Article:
the tricky group is middle class investors with families. fundamentally, middle class investors with families can afford to lose very little without impairing, potentially seriously, the interests of a vulnerable party. at the same time, denying access outright to risky investment to the broad middle class is a greater restriction on economic freedom than i’m comfortable with. i think we do need to have the sort of wishy-washy/nudgey-nudgey regime that we do have for middle class investors, where it’s pretty easy to get a low-dollar cash stock account to play in, then a little bit harder with a few more formalities to get margin trading going, annoying disclosures and warnings before trading options and futures, etc. i do think middle class individuals, investing on their own or their families’ accounts, should be able to invest in even very exotic investments, but perhaps via a kind of vehicle into which they could deposit, say, exactly as much income as they net-deposit into low-risk savings instruments. the speculative vehicles would be the same sort of personal hedge funds described above for rich individuals, and just as free. that strikes me as a decent compromise between paternalism and freedom for ordinary families: you can gamble, or perhaps exploit your superior talents and information, but only to the degree that you are also able to conservatively set aside some wealth. (the high-risk vehicles would be nonrecourse; leverage providers — again not banks — would have to deal with that, or not.) once a “middle class” family achieves a certain level of safe wealth, the restriction gets lifted, they can deposit as much as they’d like into their speculative account, and they are as free as John Paulson.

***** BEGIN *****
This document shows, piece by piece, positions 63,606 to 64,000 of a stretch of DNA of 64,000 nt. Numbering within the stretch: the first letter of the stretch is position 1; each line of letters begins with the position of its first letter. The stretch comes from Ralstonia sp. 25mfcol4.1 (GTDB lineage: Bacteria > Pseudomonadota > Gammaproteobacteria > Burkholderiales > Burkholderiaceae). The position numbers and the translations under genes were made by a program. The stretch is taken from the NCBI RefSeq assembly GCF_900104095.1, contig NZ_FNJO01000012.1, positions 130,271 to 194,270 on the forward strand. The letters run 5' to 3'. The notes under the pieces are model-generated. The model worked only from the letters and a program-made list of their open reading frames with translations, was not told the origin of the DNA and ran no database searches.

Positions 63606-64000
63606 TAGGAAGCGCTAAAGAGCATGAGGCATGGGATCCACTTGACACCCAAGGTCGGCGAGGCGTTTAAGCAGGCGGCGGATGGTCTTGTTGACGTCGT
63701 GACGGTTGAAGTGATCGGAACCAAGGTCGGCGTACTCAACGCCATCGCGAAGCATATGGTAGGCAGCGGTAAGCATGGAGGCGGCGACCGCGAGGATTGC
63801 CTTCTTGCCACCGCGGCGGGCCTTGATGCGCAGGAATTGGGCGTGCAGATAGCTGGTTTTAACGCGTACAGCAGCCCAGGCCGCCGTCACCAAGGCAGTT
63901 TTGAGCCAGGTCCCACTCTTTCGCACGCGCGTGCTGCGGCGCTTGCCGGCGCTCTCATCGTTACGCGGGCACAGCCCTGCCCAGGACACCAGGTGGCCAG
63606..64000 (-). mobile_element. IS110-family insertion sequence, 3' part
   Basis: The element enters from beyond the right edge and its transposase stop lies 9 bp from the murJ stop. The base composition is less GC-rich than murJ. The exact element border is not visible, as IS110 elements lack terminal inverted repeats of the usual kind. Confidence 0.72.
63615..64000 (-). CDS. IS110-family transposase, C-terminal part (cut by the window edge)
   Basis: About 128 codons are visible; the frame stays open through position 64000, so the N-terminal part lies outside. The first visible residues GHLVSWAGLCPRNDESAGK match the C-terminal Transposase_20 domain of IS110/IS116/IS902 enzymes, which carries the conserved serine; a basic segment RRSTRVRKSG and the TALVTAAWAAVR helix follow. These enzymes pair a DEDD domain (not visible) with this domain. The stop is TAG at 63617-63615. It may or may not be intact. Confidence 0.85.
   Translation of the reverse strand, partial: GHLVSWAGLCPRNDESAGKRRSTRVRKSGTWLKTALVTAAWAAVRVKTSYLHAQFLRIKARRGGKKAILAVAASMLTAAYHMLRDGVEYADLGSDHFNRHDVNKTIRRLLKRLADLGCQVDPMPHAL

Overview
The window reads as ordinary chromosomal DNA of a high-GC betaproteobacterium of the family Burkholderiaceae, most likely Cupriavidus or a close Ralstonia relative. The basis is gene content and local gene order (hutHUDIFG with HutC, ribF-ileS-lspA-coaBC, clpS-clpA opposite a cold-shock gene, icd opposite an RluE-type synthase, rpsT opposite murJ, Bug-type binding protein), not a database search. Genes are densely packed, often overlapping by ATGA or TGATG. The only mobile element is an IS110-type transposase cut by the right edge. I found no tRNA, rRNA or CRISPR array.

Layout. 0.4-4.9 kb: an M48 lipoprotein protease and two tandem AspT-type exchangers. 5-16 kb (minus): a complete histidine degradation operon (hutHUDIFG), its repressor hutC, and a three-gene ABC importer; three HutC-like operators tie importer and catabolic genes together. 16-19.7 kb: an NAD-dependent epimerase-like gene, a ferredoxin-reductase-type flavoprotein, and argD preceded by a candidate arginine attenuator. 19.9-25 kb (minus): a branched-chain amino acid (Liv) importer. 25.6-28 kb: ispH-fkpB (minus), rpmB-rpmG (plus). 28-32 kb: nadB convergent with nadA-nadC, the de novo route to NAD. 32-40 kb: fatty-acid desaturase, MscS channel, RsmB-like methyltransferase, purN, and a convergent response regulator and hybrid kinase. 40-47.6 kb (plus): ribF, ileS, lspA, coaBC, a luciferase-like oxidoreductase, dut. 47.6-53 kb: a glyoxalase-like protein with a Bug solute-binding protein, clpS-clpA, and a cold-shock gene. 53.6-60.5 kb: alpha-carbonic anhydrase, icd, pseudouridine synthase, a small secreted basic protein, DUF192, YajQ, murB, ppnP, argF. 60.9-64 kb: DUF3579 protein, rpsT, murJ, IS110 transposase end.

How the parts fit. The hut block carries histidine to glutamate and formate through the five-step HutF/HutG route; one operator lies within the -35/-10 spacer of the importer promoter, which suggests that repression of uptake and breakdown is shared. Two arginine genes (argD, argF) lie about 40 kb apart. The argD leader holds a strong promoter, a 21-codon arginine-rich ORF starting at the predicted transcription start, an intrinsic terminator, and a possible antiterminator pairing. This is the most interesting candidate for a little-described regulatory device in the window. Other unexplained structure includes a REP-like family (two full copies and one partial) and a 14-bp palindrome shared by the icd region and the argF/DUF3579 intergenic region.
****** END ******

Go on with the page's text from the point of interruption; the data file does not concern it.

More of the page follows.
one thing i think accreditation shouldn’t be based on is any sort of finance or investment credential. finance, as a profession, is subject to fads and collective delusions; it frequently persuades itself that mathematical complexity implies wisdom or invincibility; it is organized into institutions that are deeply corruptible and frequently corrupt in fact. this is not something we could fix with better schools or credentialing programs. it is inherent in the subject matter: finance is fundamentally the art of making decisions in the real world that cannot be known to be right or wrong until they are tried. we either build the rocket ship or we don’t. it could make a killing, could crash and burn. wanna invest? a CFA can’t help you make that choice, and though a lot of useful common sense and accounting skills are taught in the CFA program and formal finance courses, the most important part of investing well is the substantive evaluation of real investments or real economic events. that cannot reliably be taught, what works today may not work tomorrow, the best we can do is force people to put their own rather than other peoples’ money on the line when they take their risks. although i think it is helpful for investors to learn “the basics” of financial statements analysis and investment valuation, the correlation between finance credentials and the much-more-important real-world insight is far too weak to restrict investment to the “educated”.